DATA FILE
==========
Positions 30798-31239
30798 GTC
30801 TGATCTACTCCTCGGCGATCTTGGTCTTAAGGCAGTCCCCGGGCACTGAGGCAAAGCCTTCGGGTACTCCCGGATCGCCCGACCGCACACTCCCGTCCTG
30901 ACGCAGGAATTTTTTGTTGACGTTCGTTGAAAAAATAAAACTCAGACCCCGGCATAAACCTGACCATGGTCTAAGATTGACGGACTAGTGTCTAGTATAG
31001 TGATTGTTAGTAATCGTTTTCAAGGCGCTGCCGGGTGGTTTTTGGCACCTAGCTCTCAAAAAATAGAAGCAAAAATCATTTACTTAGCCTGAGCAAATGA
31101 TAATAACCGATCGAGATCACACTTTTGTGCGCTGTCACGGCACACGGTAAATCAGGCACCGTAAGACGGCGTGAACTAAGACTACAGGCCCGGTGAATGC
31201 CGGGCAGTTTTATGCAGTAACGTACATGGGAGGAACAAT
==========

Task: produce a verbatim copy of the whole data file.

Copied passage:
Positions 30798-31239
30798 GTC
30801 TGATCTACTCCTCGGCGATCTTGGTCTTAAGGCAGTCCCCGGGCACTGAGGCAAAGCCTTCGGGTACTCCCGGATCGCCCGACCGCACACTCCCGTCCTG
30901 ACGCAGGAATTTTTTGTTGACGTTCGTTGAAAAAATAAAACTCAGACCCCGGCATAAACCTGACCATGGTCTAAGATTGACGGACTAGTGTCTAGTATAG
31001 TGATTGTTAGTAATCGTTTTCAAGGCGCTGCCGGGTGGTTTTTGGCACCTAGCTCTCAAAAAATAGAAGCAAAAATCATTTACTTAGCCTGAGCAAATGA
31101 TAATAACCGATCGAGATCACACTTTTGTGCGCTGTCACGGCACACGGTAAATCAGGCACCGTAAGACGGCGTGAACTAAGACTACAGGCCCGGTGAATGC
31201 CGGGCAGTTTTATGCAGTAACGTACATGGGAGGAACAAT